Skip Navigation


Fenton glassworker Charlie Porter
Though operating on a smaller scale since a recent corporate restructuring, Fenton Art Glass of Williamstown continues to produce its most popular lines. Here, glassworker Charlie Porter uses a glazer to fire polish a small cat figurine. Photograph by Michael Keller.


A Century of Art Glass in Williamstown

By Dean Six

Photographs by Michael Keller

In 1905, a small firm began in Martins Ferry, Ohio. They decorated glass made by other companies. The founders, brothers Frank L. and John W. Fenton, soon found that their needs and vision exceeded the available glass and relocated across the river to Williamstown, Wood County. Attractions there included inexpensive land, a dependable supply of natural gas, and ready transportation by train and on the Ohio River. A new factory was begun in 1906, and Fenton Art Glass opened in West Virginia as a maker of handmade glass with their first production on January 2, 1907.

Early offerings included the types of glass that the Fentons had witnessed being manufactured in the firms where they had apprenticed and learned. Opalescent glass, a transparent glass with a milky white rim, was a leader in early Fenton production. Within that first year in West Virginia, Fenton introduced a line of glass in imitation of the more costly art glass from Tiffany, Steuben, and from Europe. The glass had an iridescent finish, which gave the surface the appearance of multicolored oils or rainbows. Today, this type is called carnival glass. Fenton was the original producer of this glass, or one of the first to make it, and it sold in vast quantities.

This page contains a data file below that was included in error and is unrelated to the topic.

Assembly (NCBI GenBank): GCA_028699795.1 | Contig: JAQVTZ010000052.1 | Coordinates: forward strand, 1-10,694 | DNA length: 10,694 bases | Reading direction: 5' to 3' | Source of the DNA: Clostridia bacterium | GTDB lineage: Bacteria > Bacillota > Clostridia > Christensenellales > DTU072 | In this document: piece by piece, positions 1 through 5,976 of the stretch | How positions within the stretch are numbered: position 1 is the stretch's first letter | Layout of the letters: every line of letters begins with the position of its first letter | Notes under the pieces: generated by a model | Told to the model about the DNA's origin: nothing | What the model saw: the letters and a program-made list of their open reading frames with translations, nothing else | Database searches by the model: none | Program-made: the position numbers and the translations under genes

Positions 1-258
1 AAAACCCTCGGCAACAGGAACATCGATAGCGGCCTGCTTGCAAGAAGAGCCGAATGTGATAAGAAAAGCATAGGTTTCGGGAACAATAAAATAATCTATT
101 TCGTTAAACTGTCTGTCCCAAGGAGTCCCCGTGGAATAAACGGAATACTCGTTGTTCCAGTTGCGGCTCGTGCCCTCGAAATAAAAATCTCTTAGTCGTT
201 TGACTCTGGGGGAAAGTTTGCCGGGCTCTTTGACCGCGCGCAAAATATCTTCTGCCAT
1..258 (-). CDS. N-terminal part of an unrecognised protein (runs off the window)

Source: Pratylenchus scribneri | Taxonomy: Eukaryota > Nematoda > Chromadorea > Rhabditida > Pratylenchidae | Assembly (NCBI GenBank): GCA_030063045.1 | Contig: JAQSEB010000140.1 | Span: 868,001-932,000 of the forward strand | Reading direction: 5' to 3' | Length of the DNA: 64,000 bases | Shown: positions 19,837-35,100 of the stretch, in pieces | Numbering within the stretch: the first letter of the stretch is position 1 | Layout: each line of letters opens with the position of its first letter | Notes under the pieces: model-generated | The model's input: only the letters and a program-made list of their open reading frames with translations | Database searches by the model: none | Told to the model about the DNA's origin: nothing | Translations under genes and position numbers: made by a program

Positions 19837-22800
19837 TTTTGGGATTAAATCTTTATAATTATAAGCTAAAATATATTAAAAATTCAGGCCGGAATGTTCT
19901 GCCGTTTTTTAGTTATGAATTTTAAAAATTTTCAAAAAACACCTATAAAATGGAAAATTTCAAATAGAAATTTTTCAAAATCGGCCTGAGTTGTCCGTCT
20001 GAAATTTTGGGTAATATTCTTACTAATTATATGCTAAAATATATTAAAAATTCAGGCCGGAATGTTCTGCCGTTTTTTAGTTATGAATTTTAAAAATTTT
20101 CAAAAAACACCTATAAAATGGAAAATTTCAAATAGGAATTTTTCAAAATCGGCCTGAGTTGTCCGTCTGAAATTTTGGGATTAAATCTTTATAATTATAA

Over the next few decades, Fenton continued this early trend of being a leader in handmade glass. The company grew to include 142 men and 13 women by 1924. When iridescent carnival and opalescent glass lost favor in the 1920's, Fenton looked to opaque, solid-colored glass. Color names were exotic and included Mandarin Red, Peking Blue, Chinese Yellow, Lilac, Mongolian Green, Periwinkle Blue, and Jade Green. This widely successful glass was made into the early 1930's, until the arrival of the Great Depression. The Depression lead away from these decorative and novelty items toward more practical products. Tableware lines became popular in the 1930's and beyond.

In 1938, Fenton landed an account to make a bottle to be filled and sold with cologne. The bottle had small, sharp points in repeating rows. The design was called hobnail. The hobnail pattern was to become one of the most recognized of all Fenton lines. It continued in production for decades in a multitude of colors and dozens of shapes, with immense numbers of pieces being produced. The 1940's saw the popularity of white “milk glass,” and crested glass — a milk glass (and other colors) with colored or crystal accents along the edges or rims.

In 1948, founder Frank L. Fenton, age 68, died unexpectedly. His brother, Robert C., who had been instrumental in running the company, passed away before the end of the same year. These deaths thrust the management of the Fenton company upon the second generation, specifically Frank M. and Wilmer C. (Bill) Fenton, whose combined leadership would span the next 40 years.

Under this second generation of Fentons, new products continued to be introduced, though the strength and success of the Fenton company rested on utilizing the shapes, forms, and processes of glass that had come before.

You can read the rest of this article in this issue of Goldenseal, available in bookstores, libraries or direct from Goldenseal.